Obituary: Brian E. Blank, professor of mathematics and statistics, 65

Blank (courtesy photo)

Brian E. Blank, associate professor of mathematics and statistics in Arts & Sciences at Washington University in St. Louis, died of heart failure Sunday, Dec. 9, 2018, at Barnes-Jewish Hospital in St. Louis. He was 65.

​Blank worked at Washington University in St. Louis for 38 years, starting as an assistant professor in 1980 and continuing as an associate professor since 1986.

Blank’s research interests in mathematics included representations of semisimple Lie groups and harmonic analysis on groups and symmetric spaces. He taught courses in calculus, statistics, analysis and other topics.

“Brian was very conscientious in everything he did,” said John McCarthy, chair of the Department of Mathematics and Statistics. “As chair, I was most grateful that he did the teaching schedule. This not only meant solving the intricate problem each year of assigning instructors to courses (which required endless revisions throughout the spring), but he also assigned himself to teach any course that nobody else wanted to teach.”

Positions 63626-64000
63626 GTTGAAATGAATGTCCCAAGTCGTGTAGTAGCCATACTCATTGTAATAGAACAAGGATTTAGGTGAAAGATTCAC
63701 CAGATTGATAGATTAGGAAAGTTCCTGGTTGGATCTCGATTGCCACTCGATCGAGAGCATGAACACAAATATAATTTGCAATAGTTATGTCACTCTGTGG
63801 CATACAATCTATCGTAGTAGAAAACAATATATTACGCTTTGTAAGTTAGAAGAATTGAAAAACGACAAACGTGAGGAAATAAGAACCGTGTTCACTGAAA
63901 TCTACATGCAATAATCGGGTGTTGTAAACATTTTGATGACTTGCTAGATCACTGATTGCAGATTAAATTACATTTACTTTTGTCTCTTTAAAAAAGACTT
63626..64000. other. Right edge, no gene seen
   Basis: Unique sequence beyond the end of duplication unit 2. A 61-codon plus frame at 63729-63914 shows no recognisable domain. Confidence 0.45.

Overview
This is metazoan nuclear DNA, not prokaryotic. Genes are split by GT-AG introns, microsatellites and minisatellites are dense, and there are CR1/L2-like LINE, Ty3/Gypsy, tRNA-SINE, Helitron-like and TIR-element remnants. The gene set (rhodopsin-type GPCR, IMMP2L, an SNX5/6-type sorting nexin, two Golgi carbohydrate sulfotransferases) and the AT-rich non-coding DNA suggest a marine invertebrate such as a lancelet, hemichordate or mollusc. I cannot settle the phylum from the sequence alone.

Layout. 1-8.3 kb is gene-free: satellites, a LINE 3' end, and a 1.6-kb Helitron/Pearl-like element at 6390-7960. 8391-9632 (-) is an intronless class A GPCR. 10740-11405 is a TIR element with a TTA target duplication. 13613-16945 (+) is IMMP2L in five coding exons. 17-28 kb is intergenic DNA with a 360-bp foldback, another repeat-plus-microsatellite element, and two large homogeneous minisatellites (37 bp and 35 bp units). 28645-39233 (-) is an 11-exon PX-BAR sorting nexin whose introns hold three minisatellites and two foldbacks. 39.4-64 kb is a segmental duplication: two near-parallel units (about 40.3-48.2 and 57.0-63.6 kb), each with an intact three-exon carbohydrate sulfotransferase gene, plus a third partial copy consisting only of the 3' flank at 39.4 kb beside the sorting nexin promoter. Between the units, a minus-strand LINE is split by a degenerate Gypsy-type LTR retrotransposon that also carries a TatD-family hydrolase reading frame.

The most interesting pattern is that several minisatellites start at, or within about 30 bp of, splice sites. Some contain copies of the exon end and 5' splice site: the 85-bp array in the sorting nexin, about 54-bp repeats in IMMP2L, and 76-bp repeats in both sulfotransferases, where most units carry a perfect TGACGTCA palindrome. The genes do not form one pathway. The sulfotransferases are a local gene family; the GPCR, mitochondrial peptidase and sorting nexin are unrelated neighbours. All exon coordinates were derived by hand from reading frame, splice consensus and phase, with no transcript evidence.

Blank was an avid reader, and he contributed many book reviews over the years to the American Mathematical Society’s publication Notices of the AMS. Blank also co-authored several calculus textbooks with his Washington University colleague Steven G. Krantz.

Blank was born in Montreal, Canada, and earned his bachelor’s degree in mathematics at McGill University in Montreal. He earned master’s and PhD degrees in mathematics at Cornell University in Ithaca, N.Y.

Blank is survived by his wife, Anne-Sophie Blank, a French teacher at Incarnate Word Academy; their children, Andrew Blank, of Columbus, Ohio, and Alexander Blank, of Montreal, Quebec; and his brother Gary Blank, also of Montreal. He was preceded in death by his parents, Louis and Gertrude Blank.

A funeral is planned for 1 p.m. Thursday, Dec. 13, at New Mount Sinai Cemetery at 8430 Gravois Road, St. Louis. Memorial contributions are suggested to St. Louis Children’s Hospital or to the St. Louis Symphony Youth Orchestra.

This article origially appeared on The Source.